Home & Garden

Garden Checklist: Start the BLT countdown; it’s time to plant tomatoes

Stop waiting – and plant those tomatoes! Late April is ideal for transplanting seedlings outdoors.

Without a doubt, tomatoes rank as the most popular vegetable (or fruit or berry) for Sacramento home gardeners. The key to a bountiful crop starts with proper planting.

Tomato vines can grow new roots along their stems. Deep healthy roots will help those vines survive a long, hot, dry summer while also prompting a bigger harvest. So, plant seedlings deep, clipping off the lower leaves and leaving only the top leaves and little branches above soil. This promotes more root growth along the buried stem – and more tomatoes.

For drought-conscious gardeners, you can grow tomatoes and save water, too. But these plants do need consistent irrigation to keep them growing and producing. Young plants require about 2 gallons of water per plant a week; increase that amount as the plant grows, divided between two or three irrigations a week. Tomatoes grown in containers benefit from a drip system to keep their soil evenly hydrated. Cherry tomatoes tend to need less water to produce fruit than large heirloom tomatoes.

Remember to mulch; it helps keep moisture in the soil and tomato roots comfortable. If growing your vines in containers, line the inside of the pots with several layers of newspaper (another use for your Home & Garden section). That paper lining retains moisture while insulating roots in the pot from summer heat.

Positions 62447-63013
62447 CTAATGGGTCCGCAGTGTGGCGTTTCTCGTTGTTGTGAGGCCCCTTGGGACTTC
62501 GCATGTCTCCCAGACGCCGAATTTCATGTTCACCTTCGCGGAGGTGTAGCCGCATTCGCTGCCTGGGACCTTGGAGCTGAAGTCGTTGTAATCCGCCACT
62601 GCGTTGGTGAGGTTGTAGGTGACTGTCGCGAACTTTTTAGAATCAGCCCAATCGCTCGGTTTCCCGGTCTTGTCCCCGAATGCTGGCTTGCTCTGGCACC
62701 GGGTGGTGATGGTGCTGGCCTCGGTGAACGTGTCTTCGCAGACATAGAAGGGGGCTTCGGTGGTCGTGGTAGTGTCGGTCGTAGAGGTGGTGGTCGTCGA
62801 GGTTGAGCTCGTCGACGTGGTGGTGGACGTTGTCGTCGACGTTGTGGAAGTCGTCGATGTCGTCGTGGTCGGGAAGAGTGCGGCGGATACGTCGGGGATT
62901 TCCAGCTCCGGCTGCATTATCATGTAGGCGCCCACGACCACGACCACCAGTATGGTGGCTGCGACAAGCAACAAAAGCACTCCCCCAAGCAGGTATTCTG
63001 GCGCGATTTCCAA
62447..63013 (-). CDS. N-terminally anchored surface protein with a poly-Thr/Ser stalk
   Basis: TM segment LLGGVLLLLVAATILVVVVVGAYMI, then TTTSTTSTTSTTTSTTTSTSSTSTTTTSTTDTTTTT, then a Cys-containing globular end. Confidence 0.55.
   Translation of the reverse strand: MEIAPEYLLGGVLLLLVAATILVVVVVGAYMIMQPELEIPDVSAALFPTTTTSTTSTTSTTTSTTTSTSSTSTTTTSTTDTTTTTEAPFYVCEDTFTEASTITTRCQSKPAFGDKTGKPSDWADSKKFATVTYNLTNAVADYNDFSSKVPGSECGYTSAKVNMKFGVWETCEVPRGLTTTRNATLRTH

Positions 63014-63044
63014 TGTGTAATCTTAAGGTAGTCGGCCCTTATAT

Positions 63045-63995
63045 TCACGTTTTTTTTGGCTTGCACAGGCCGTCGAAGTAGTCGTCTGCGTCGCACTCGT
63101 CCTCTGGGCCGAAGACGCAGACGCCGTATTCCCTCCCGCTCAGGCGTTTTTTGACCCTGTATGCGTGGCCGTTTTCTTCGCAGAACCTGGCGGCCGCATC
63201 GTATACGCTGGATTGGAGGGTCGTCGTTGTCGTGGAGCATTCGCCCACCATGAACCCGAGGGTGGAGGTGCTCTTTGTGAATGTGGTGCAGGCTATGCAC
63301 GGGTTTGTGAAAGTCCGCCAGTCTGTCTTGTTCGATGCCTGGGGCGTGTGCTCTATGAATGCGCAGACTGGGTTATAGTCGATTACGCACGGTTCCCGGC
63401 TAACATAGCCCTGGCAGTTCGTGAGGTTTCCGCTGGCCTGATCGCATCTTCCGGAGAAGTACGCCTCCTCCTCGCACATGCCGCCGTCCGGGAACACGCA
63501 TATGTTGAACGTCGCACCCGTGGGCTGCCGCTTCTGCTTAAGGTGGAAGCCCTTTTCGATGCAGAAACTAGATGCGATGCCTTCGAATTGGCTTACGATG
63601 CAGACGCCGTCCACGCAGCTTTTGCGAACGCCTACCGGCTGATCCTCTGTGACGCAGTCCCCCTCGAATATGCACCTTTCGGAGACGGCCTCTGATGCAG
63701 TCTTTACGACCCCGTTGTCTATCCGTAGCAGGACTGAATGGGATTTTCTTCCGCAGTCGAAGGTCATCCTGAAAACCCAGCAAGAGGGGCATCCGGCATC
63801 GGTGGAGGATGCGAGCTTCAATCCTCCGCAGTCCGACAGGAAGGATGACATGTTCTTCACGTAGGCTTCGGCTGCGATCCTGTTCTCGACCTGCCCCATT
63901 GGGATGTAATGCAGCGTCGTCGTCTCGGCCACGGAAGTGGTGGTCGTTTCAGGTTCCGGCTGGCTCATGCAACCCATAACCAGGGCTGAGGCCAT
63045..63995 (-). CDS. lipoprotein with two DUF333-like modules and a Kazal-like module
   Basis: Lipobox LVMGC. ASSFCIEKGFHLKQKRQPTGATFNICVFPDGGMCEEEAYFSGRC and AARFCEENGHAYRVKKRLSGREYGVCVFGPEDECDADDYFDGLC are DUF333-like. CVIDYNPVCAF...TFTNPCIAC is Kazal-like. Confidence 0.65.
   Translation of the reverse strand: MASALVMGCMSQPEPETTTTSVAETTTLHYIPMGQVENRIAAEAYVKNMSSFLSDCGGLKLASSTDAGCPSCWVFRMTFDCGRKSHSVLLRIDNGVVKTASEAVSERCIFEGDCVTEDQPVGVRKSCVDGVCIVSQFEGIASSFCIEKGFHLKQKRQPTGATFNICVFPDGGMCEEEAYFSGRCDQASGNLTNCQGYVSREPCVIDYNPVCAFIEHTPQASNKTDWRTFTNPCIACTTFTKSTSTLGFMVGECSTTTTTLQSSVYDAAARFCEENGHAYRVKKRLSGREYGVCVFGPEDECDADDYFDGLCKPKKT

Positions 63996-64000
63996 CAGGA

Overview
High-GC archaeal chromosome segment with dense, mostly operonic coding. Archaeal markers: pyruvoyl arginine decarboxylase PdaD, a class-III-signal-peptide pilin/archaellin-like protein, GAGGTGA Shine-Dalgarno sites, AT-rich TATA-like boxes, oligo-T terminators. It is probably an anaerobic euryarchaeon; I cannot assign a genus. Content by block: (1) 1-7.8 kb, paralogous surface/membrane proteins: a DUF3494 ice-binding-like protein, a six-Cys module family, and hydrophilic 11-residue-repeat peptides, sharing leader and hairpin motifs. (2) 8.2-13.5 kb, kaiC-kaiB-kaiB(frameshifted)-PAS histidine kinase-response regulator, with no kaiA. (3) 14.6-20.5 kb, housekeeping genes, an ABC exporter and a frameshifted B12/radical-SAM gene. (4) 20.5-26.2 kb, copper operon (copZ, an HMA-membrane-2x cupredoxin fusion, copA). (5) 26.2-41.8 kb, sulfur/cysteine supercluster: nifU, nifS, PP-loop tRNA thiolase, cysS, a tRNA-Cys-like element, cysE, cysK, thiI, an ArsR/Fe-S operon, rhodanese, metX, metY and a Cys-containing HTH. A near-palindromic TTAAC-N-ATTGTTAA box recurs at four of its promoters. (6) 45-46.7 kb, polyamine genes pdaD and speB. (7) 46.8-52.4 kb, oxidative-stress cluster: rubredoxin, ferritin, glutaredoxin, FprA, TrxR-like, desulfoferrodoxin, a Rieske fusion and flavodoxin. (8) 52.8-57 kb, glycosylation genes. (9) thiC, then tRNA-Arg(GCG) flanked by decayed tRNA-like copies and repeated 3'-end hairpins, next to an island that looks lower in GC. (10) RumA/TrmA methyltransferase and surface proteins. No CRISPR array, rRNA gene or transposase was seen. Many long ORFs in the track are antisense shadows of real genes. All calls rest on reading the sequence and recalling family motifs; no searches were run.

▪ Start setting out other warm weather crops such as eggplants and peppers. The warmer the ground, the faster these seedlings will grow.

▪  Now is prime time for planting summer vegetable seed, too, including: lima and snap beans, carrots, chard, corn, cucumbers, melons, okra, pumpkins, soybeans, squash and watermelon.

▪  In the flower garden, plant seeds (or transplants) for alyssum, aster, celosia, cleome, cosmos, four o’clocks, marigold, morning glory, periwinkle, rudbeckia, salvia, sunflower, verbena and zinnia.

▪  Watch out for snails and slugs. They love tender new growth. Go snail hunting with a flash light an hour after dark. Hand-pick these pests and dispose of them.

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